Article 2 of the Convention provides that "no exceptional circumstances whatsoever, whether a state of war or a threat or war, internal political instability or any other public emergency, may be invoked as a justification of torture," and that "an order from a superior officer or a public authority may not be invoked as a justification of torture." In other words, "no torture" means no torture. Ever.

There's more...



It is like a breath of fresh air.  The new Obama administration has renounced torture, adopted real science, and ordered the closing of the prison at Guantanamo. The closing may take a year to complete.  A fair trial procedure must be established and a place must be found for those who can't be proved to deserve continued detention and for those who must continue in confinement.

Right away we hear protests from residents and politicians in areas where there are prisons  that are logical destinations.  "No terrorists""Not in our backyard" Here they are near prisons that house murderers, rapists, and street killers, complaining about a few foreign nationals with some connection to terrorist attacks.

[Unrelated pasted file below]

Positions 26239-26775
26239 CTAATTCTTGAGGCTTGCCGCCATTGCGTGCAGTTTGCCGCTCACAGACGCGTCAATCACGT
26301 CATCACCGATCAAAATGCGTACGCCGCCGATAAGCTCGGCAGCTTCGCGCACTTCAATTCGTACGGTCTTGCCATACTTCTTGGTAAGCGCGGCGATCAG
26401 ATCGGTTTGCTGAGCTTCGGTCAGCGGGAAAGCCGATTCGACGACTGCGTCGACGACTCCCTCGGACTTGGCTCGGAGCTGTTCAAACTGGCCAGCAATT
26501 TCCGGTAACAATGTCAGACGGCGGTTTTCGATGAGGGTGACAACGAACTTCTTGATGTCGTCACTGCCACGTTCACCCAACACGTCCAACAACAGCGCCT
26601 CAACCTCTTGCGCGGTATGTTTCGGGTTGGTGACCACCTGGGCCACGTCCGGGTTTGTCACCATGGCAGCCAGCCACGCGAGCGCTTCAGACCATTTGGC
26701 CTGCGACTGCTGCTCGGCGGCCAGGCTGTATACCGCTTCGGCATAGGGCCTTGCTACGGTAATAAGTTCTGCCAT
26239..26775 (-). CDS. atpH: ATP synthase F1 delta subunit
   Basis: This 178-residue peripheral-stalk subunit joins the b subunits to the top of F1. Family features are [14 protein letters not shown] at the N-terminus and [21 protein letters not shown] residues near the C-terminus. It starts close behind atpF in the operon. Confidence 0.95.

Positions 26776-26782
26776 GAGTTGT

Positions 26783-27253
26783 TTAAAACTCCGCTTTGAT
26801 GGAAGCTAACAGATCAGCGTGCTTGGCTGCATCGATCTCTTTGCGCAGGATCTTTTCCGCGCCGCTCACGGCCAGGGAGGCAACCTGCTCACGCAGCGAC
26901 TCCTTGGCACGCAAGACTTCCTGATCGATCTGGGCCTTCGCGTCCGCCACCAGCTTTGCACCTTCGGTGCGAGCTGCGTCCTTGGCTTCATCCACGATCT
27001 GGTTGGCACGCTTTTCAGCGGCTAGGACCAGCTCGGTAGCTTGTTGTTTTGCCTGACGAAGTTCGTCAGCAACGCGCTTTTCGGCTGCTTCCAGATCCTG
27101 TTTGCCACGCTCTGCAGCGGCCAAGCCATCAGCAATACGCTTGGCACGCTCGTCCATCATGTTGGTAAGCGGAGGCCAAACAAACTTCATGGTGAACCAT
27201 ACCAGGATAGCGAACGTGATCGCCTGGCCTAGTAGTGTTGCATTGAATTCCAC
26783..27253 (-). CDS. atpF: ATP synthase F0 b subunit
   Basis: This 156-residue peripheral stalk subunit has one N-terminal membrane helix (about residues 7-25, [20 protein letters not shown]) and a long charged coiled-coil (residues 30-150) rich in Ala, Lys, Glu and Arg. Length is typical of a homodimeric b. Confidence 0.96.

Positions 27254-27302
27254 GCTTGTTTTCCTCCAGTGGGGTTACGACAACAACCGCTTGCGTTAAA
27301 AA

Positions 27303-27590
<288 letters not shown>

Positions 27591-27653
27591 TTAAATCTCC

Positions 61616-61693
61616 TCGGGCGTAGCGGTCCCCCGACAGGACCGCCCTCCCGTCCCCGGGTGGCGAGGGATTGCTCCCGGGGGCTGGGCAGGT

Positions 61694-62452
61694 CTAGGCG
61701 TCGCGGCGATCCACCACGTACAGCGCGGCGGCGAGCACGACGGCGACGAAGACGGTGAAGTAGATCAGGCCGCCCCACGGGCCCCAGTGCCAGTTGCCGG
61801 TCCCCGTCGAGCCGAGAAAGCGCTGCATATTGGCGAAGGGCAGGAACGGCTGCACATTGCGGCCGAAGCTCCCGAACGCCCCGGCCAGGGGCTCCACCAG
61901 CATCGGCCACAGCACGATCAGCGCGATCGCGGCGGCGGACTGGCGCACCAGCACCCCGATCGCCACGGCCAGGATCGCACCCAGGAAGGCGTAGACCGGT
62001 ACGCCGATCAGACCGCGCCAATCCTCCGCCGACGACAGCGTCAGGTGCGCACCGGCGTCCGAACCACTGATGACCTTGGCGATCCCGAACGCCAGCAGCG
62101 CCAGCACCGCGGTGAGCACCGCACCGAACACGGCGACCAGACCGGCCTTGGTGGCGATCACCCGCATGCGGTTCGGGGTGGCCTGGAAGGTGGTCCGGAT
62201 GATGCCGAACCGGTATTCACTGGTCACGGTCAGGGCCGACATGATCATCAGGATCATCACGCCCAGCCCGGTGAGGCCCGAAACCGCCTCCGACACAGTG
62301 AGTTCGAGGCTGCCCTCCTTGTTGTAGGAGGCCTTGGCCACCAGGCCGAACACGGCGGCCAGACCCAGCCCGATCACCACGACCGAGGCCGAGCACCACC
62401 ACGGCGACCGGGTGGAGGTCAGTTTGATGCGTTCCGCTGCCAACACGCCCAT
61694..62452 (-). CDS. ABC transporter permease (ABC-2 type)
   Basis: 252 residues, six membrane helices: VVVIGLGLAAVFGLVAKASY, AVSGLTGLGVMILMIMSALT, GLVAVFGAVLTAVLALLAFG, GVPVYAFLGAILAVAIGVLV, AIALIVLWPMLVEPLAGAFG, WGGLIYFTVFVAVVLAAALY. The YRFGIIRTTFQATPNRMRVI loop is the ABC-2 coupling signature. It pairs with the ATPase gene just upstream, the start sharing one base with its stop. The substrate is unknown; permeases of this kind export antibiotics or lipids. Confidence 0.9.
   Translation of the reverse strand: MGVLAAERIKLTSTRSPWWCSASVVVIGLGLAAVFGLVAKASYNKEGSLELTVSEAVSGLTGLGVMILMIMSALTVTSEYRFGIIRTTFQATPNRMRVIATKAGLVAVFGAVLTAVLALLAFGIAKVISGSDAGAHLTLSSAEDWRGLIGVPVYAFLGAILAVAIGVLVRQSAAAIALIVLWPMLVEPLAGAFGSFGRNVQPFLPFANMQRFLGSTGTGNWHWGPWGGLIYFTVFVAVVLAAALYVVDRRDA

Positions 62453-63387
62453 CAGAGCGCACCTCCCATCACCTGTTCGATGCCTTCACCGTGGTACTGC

And then there are nations that have refused to take back their citizens released from Guantanamo. With our new, more diplomatic and understanding foreign policy, perhaps we can now persuade them to change their minds.  A new coalition of the willing?

homer  www.altara.blogspot.com

There's more...

No Voter Left Behind

There is an unlikely new Political Action Group emerging from this years election season.

'Rednecks for Obama'

Formed by Tony Viessman, and Les Spencer, the group has set it's sights on lower income, beer-bellied, gun-toting, NASCAR fans who have had enough of business as usual in Washington.

To counter this loss of voters, the MCain campaign has formed a group just as unlikely.

'Domestic Terrorists for McCain'

So far they have "Squeaky" Fromme and Ted Kazinsky.
Charlie Manson is still undecided.
Unfortunately they are all in prison and cannot vote.

Bill Ayers has applied for status as a 'Redneck'.


There's more...


Advertise Blogads